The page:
Our next tale opens in Alundil some time later. A man known as Buddha, Mahasamatman, Tathagatha, and the Enlightened One has been preaching there, but we're just going to keep calling him Sam (so as to keep our spellchecker from yelling at us in squiggly red lines).
Out of the north, a man named Rild comes to Alundil during the spring festival. Rild is an assassin for the goddess Kali, his target Sam. Too bad for him, though, he comes down with an immense fever. Not sure if you know this, but assassination really is the kind of job you need to be in top form for.
During the festival, Sam comes to watch the kathakali—an Indian performance art featuring drums and a dramatic production—tell the exploits of Rama and Pandava.
While the players play on, a man wearing saffron robes comes to whisper in the Buddha's ear. Sam considers leaving at once but waits to see the performance through.
The man who brought the message is caring for Rild. At the pavilion, Sam notices Rild's crimson strangling cord and recognizes it for what it is.
Sam studies the man's body and finds that it has been modified to act as a type of armor in certain areas. No doubt about it: He's an assassin for Kali.
Rild's fever breaks in two days. He awakens to find his target meditating over him, but clocks right back out from overextension.
When he awakens again, Sam offers him food and water. The assassin accepts the water but claims his body will simply reject the food. Totally been there, buddy.
Rild asks Sam what will happen next. The Buddha replies he has no need to act. Rild considers that since Sam saved his life he cannot kill him, thereby fulfilling his life debt by not taking Sam's. He decides that he cannot return a failure, though, so Sam offers up the idea that they keep each other company as Heaven's enemies. Rild accepts. So… problem solved.
In the days that follow, Rild listens to Sam's message, and it fills him with joy; Rild takes up the robes of a Buddhist monk.
Sam takes to walking in the woods and meditating for a long while. Then he travels to the Temple and comes before Kali's statue. He tells her she's lost this round, but even had she taken his life, his message has spread too far—he's become more than a man. Boo ya.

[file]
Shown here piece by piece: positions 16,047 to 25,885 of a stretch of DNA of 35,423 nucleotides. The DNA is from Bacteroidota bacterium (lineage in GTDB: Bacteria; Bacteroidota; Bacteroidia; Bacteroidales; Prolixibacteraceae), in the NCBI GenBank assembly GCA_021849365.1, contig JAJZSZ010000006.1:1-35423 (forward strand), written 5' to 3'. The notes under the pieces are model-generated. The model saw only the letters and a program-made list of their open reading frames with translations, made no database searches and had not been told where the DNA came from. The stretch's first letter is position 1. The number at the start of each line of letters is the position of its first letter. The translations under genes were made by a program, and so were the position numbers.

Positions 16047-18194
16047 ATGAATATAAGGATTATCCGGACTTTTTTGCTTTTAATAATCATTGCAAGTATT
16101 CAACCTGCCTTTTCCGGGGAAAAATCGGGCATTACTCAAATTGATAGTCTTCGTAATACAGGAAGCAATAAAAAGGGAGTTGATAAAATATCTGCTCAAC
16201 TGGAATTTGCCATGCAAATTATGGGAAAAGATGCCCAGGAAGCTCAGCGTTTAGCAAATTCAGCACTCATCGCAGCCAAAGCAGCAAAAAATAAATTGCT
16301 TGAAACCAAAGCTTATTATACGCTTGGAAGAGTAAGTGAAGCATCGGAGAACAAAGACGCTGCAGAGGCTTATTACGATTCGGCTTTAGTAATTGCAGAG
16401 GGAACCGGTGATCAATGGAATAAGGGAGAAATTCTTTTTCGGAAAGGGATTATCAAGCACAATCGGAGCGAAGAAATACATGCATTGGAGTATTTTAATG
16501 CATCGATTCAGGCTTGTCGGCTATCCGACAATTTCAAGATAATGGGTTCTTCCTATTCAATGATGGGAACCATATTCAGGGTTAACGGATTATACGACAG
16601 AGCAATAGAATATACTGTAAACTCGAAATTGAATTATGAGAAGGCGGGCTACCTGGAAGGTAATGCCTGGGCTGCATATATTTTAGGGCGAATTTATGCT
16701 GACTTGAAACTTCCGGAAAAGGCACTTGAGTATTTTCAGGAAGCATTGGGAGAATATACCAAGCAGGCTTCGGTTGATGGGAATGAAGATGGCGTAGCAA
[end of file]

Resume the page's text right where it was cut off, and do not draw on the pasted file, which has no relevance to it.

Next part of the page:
Many months later, Rild is asked a question by a man. Then another. Then another. Other men gather, and the questions grow and so do the answers. Rild reaches Enlightenment, becomes known as Sugata, and begins to preach alongside Sam.
When spring returns, the Garuda is seen flying over Alundil and Sugata fears for the life of his teacher. The craft lands to drop someone off before returning to heaven. Seems the gods are going to have another go at Sam's life…
The man dropped off by the Garuda walks until he comes to a white-haired man standing beside the log necessary to cross the stream.
The traveler turns out to be none other than Yama, and Rild has come to fight him and protect his teacher.
The two do battle. Let's get it on.
After a long, fierce battle, the two wrestle each other into the stream. Only one emerges, claiming the death of the other to be a pity.
We soon learn it was Yama who emerged victorious as he enters Alundil and heads for its Temple.
Yama encounters a priest and wonders why no sacrifices have been made at Yama's shrine. The priest simply replies, "Gifts are unnecessary, for [the god of death] takes what he wants" (3.289). When you think about it, it makes a lot of sense.